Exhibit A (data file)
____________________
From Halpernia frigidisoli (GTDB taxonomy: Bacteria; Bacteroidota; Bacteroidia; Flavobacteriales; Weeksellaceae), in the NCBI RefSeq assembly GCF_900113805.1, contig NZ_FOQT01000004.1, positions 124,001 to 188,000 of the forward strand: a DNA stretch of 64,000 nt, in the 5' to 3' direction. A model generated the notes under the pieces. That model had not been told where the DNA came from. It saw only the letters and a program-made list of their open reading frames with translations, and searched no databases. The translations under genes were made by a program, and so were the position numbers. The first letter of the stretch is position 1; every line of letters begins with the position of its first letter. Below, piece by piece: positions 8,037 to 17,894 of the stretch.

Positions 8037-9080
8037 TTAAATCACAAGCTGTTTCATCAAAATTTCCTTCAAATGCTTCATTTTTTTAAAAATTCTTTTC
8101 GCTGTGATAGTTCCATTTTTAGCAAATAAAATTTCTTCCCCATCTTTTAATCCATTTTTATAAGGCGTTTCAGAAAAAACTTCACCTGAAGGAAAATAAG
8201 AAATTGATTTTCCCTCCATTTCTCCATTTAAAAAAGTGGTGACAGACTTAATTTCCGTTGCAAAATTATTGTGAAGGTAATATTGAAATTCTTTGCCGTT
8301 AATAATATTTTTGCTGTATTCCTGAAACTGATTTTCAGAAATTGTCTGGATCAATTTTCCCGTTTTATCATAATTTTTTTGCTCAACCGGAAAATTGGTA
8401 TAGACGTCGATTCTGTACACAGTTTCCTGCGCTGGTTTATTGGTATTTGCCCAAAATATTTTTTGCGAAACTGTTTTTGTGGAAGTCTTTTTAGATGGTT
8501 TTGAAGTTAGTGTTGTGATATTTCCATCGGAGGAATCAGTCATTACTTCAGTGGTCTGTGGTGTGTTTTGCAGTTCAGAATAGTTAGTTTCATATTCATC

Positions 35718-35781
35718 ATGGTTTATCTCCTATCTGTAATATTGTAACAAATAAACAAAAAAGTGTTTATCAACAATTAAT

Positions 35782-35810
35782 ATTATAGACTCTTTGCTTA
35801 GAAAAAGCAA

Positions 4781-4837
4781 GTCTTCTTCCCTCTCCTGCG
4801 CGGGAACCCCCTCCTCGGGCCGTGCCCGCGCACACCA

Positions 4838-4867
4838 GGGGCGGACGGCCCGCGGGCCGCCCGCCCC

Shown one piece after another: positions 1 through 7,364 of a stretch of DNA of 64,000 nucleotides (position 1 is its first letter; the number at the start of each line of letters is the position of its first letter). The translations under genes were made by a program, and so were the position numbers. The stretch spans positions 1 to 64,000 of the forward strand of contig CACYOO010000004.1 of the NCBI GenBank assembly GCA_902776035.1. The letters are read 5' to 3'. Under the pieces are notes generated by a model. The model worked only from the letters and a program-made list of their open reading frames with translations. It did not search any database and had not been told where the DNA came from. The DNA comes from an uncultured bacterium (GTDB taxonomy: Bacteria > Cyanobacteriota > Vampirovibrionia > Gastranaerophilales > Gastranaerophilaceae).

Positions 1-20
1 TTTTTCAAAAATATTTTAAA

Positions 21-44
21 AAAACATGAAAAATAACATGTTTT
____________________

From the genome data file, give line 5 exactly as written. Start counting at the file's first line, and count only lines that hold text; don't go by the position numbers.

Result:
8201 AAATTGATTTTCCCTCCATTTCTCCATTTAAAAAAGTGGTGACAGACTTAATTTCCGTTGCAAAATTATTGTGAAGGTAATATTGAAATTCTTTGCCGTT